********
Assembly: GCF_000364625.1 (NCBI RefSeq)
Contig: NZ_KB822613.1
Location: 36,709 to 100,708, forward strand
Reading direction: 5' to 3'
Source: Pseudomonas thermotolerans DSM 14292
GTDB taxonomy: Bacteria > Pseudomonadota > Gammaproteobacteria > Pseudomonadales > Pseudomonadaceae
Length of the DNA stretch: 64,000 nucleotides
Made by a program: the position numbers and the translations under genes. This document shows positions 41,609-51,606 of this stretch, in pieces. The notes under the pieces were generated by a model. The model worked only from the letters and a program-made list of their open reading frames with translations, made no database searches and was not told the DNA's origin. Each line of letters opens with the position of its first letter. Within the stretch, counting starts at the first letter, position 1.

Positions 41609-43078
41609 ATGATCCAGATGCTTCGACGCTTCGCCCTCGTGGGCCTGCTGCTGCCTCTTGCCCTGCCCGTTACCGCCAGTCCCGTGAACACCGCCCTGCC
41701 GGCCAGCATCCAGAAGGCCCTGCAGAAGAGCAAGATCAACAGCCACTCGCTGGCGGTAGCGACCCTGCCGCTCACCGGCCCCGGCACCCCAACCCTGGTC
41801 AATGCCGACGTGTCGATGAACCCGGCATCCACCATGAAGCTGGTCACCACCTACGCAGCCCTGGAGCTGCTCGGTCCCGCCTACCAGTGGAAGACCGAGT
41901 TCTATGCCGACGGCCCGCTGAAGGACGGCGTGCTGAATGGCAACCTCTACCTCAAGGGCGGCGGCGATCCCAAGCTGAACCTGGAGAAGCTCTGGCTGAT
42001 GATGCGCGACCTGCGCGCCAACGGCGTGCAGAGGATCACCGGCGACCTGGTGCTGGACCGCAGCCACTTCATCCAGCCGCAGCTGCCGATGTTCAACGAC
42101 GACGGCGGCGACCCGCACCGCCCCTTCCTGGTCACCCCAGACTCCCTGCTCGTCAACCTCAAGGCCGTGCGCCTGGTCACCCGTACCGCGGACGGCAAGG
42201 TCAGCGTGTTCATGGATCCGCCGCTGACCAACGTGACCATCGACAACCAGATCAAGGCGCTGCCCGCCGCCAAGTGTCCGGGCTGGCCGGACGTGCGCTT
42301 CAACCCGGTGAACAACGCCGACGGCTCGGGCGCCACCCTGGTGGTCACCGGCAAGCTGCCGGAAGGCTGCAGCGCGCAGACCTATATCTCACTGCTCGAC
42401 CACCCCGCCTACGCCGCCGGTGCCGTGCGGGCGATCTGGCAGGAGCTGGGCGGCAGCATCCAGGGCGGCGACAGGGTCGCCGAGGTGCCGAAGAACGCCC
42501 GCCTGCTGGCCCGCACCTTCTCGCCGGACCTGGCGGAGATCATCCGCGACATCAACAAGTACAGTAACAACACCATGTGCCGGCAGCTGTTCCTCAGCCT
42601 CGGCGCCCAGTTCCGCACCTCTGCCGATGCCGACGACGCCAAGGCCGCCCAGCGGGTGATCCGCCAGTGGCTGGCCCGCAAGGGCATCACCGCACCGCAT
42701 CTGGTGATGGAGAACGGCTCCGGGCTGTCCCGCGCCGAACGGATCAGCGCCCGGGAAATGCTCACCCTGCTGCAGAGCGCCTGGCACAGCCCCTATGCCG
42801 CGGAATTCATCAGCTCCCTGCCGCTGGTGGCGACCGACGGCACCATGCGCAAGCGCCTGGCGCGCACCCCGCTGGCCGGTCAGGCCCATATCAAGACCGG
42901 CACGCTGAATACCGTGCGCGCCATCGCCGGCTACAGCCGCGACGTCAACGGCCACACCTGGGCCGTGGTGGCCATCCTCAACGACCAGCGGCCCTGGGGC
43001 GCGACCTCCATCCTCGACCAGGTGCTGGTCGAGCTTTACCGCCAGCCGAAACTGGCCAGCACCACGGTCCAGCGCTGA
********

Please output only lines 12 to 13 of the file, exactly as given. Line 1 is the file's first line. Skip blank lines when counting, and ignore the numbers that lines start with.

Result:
41801 AATGCCGACGTGTCGATGAACCCGGCATCCACCATGAAGCTGGTCACCACCTACGCAGCCCTGGAGCTGCTCGGTCCCGCCTACCAGTGGAAGACCGAGT
41901 TCTATGCCGACGGCCCGCTGAAGGACGGCGTGCTGAATGGCAACCTCTACCTCAAGGGCGGCGGCGATCCCAAGCTGAACCTGGAGAAGCTCTGGCTGAT